Insitu, a subsidiary of The Boeing Company, collaborated with Amazon Web Services to demo pre-processing and transferring terabytes of drone-gathered data to AWS without an Internet connection.
Insitu creates solutions for unmanned systems such as drones that survey, process, and interpret sensor data. It’s the creator of INEXA Cloud, part of a suite of resources to process and interpret large amounts of data gathered by unmanned systems to create actionable intel, including 3D terrain models.
AWS Snowball is a service that enables enterprises to transfer large amounts of pre-processed data to AWS through dedicated physical storage appliances rather than across the web. The appliance, called the AWS Snowball Edge, is a 100 terabyte (TB) data transfer device with onboard storage and compute capability for local processing and edge-computing workloads.
Insitu deployed a ScanEagle unmanned aerial vehicle (UAV) which flew around a remote area, collecting terabytes of sensor data to surveil over a kilometer of a wall in a remote location in Queensland, Australia.
The UAV flew for less than an hour, gathering terabytes of data.
Upon return of the UAV, its data was downloaded to an AWS Snowball Edge device. It was then pre-processed, its data integrity validated and prepared to be transferred to the nearest AWS region.
The appliance was then transferred physically to the INEXA Cloud account running on a nearby AWS region. The data is physically stored on the appliance, and that appliance is directly brought to AWS where it can be directly uploaded into Insitu’s AWS account.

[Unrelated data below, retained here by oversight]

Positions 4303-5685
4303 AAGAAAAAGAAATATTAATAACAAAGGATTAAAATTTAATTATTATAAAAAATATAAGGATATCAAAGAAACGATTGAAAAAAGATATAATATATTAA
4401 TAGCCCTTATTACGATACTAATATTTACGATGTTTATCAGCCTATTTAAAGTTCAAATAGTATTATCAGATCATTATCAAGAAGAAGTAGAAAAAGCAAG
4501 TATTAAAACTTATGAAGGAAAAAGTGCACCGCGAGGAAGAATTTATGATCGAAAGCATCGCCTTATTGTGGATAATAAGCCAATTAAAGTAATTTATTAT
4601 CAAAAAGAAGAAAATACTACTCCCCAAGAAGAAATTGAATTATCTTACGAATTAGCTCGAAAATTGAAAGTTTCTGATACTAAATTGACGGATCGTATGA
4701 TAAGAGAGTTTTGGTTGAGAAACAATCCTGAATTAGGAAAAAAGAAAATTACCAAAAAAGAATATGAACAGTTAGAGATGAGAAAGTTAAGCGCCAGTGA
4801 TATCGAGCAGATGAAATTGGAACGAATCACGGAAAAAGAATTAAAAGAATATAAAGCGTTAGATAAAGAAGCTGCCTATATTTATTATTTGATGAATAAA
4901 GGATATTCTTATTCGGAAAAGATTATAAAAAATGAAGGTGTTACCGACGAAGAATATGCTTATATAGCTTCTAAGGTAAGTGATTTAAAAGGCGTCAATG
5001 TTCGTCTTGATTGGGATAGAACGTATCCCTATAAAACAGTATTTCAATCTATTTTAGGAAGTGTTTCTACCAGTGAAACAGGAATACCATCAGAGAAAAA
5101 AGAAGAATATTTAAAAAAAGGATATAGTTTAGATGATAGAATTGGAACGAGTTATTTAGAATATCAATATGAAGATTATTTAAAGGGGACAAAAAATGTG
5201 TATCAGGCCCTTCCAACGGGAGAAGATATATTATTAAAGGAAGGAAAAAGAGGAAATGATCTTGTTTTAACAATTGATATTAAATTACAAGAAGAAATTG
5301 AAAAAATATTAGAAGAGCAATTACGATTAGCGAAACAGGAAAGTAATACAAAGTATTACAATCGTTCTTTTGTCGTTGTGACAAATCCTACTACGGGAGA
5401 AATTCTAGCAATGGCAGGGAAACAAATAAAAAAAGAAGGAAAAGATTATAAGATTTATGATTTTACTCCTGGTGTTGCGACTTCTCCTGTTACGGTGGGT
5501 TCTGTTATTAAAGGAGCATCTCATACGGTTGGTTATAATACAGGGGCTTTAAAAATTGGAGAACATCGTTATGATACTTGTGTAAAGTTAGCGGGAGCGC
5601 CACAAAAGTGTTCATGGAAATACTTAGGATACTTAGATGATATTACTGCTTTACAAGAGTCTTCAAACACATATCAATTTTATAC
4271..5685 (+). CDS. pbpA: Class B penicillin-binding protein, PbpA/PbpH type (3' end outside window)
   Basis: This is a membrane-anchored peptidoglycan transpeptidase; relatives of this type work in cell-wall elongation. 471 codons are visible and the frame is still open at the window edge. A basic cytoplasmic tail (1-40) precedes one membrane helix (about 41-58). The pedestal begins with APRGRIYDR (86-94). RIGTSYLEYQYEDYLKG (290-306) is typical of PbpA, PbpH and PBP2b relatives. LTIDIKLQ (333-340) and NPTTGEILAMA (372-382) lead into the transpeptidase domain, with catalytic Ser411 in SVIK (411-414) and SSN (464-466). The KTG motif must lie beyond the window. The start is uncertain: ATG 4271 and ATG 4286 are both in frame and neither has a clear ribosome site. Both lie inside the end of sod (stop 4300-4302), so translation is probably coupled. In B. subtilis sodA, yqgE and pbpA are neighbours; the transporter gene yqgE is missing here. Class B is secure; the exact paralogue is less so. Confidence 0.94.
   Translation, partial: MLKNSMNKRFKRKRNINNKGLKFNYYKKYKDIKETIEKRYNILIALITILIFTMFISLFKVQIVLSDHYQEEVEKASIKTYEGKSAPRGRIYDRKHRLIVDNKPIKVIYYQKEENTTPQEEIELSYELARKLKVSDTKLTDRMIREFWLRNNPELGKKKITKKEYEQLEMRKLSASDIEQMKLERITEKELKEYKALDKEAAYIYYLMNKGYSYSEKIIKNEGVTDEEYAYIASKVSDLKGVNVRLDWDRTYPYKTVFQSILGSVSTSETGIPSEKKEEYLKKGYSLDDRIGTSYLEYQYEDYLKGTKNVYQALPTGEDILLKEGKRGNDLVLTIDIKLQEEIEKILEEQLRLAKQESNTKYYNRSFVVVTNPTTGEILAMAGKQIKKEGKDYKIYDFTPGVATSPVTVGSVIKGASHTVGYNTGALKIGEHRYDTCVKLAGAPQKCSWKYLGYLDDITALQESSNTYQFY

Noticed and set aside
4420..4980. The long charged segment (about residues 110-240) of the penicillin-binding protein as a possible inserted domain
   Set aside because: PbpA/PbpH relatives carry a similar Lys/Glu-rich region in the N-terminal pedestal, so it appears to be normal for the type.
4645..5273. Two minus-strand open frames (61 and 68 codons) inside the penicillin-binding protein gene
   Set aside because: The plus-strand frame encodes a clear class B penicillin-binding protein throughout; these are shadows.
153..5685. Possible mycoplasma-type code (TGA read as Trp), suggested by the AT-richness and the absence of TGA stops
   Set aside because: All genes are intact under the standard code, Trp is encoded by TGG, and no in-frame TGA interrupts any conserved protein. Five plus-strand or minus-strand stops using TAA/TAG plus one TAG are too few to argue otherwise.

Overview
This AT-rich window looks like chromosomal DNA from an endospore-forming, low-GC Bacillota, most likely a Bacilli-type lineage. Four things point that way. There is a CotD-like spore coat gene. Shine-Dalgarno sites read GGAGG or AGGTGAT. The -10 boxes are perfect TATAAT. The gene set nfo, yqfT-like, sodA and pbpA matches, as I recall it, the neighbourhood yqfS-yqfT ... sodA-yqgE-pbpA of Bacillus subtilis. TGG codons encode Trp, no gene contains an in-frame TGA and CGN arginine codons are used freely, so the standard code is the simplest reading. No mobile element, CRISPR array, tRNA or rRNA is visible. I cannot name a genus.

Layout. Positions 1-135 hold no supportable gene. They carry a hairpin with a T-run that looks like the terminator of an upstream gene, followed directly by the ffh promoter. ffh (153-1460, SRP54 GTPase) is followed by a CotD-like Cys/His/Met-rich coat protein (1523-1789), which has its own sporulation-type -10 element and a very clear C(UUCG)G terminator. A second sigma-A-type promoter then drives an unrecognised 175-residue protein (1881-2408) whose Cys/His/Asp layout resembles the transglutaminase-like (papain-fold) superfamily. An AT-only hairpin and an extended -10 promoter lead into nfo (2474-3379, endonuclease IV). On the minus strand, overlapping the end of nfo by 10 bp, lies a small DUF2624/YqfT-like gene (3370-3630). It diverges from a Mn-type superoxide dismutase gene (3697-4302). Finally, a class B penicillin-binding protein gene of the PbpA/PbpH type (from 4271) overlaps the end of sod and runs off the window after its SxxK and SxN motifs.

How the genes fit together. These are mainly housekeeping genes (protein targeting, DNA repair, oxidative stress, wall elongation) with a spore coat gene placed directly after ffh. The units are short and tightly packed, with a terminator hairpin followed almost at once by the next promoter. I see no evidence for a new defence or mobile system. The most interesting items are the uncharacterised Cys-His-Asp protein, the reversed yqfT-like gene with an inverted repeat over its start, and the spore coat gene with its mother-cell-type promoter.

Using INEXA Cloud and the transferred bulk data, Insitu was then able to turn all that sensor data into actionable content – including a 3D model of the surveilled wall.
“One of the biggest challenges for remote site inspection and data management is the word ‘remote,'” said Jon Damush, Insitu’s Chief Growth Officer. “By definition, remote implies ‘removed from infrastructure,’ which in our world means little to no internet connectivity. The scale of this type of work means we needed to collaborate with a company that could help us find a path forward, and AWS was that company.”
AWS Snowball Edge: No Internet Required
Throughout the demo, an internet connection was not required. Data transfer on the AWS Snowball Edge happens by a direct connection with a nearby AWS region. The device would typically be couriered over to an AWS facility where its data would be transferred directly to AWS’ regional servers and made available on the company’s account.
The device itself has compute capability built-in. This makes it possible to do some initial interaction with the data locally. Data is pre-processed locally, giving the user the ability to access that content and make use of it offline.
Transferring the Snowball Edge to the AWS facility makes that data available to resources in the user’s AWS cloud without having to upload massive amounts of data over an Internet connection.
In short: it’s a modern, scaled equivalent to the time-honored tradition of couriering a hard drive to someone when transferring the same data over the Internet would take too long.